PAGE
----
In the list of faces, 23 male faces and 23 female faces were chosen as the stimuli where the step size equaled to 20, from the least babyfaced to the most babyfaced. For each level, the babyfacedness values of faces are close. We controlled three confounding variables in our study: First, age. The faces are between the ages of 22 and 45 as inferred from their appearance (23 females, 29.14 ± 4.87 years old; 23 males, 30.46 ± 5.44 years old). Second, attractiveness. The face which was chosen is the face with average attractiveness among faces of each level. Third, front bangs. We chose the faces in which the forehead can be seen, instead of those in which the forehead is totally covered by front bangs. By controlling these confounding variables, we can not only control the unexpected influence of attractiveness, perceived age and hair style, but also avoid the confound effects of the attractiveness of faces on levels of babyfacedness.
The experiment was conducted in a quiet and bright lab. Participants were asked to fill in the questionnaire individually on a computer with 17 inch LCD monitor (1280 × 1024, 60 HZ). All face images were displayed in 360 × 480 pixel size, 96-dpi. After studying the concept of the babyface: “Babyface, referring to the facial features of those with newborns face,” participants were asked to practice choosing a more babyfaced face from two female and two male faces. If the choice was not correct, a second trial was conducted. If the choice was still wrong at the second trial, then participants were sent back to study the concept of the babyface. They would not enter the next trial until the choice was right.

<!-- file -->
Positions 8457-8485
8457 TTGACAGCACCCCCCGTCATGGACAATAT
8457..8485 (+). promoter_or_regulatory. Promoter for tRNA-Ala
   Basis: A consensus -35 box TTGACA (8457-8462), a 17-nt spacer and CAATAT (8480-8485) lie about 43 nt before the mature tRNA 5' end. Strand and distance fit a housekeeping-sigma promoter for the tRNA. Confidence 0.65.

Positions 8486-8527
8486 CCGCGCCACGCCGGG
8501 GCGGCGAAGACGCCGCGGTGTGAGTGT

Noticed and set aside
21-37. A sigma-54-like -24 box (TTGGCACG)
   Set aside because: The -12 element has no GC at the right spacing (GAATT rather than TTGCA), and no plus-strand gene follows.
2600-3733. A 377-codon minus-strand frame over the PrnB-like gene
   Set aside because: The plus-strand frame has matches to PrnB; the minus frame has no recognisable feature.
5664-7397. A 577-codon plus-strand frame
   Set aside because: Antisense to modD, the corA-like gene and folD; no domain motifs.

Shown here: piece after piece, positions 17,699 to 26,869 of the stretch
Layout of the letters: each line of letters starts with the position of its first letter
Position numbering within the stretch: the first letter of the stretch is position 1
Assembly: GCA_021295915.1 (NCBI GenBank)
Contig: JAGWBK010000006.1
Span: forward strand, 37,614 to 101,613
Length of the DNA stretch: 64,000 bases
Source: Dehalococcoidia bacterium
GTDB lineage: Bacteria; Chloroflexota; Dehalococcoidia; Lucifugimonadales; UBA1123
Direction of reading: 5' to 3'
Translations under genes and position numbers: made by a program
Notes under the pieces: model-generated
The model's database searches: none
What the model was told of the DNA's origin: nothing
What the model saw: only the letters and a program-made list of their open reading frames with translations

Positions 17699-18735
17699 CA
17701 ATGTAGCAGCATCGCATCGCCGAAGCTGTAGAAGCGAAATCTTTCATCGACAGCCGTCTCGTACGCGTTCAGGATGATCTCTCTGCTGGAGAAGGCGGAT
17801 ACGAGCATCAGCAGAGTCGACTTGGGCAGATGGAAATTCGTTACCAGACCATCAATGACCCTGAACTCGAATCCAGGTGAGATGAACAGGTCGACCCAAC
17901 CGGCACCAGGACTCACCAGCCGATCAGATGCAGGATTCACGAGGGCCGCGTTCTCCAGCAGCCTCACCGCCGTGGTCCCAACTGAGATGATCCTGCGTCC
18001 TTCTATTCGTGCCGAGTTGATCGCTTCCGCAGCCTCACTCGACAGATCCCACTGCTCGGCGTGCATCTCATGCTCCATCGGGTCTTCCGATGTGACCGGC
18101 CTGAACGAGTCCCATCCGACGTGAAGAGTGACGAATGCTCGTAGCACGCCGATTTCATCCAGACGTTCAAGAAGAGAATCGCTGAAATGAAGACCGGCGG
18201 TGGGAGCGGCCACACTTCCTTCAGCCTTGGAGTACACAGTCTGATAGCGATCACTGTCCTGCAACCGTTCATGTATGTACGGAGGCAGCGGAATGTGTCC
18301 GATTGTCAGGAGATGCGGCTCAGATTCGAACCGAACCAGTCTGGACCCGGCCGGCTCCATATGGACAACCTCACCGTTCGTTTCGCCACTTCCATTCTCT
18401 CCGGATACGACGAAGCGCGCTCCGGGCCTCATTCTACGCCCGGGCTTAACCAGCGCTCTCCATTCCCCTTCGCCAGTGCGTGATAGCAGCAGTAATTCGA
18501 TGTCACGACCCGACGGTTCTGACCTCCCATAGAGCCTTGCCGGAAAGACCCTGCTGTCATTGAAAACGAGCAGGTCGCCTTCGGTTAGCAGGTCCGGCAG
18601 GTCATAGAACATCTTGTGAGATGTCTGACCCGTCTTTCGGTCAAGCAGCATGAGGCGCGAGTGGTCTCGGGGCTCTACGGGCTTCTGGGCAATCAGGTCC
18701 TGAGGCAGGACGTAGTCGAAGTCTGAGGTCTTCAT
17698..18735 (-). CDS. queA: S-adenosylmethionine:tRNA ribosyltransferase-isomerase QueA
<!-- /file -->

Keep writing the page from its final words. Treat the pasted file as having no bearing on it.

The gender of faces was randomly presented in the formal trial to ensure the same presentation times of female and male faces. Everyone should react to only one gender. There was no right or wrong in the formal experiment.
The first stage was to practice a forced choice task. 23 faces were presented randomly in pairs, totaling 253 pairs. Participants were asked to judge the two faces with the same gender (two male faces or two female faces), and then give a reaction as soon and as correctly as possible. They pressed S, if the left face was more babyfaced. And L, if the right one was more babyfaced. There was no time limit. The purpose of forced choice task is to make participants practice their definition of babyface and decide what makes a face look babyfaced. The results were not considered in our final analysis or evaluation.
Second, participants were asked to grade the babyfacedness of 23 faces (male or female) presented randomly from 0 to 100, with 0 = the least babyfaced, and 100 = the most babyfaced.
In the rest stage, participants could rest for 10 minutes.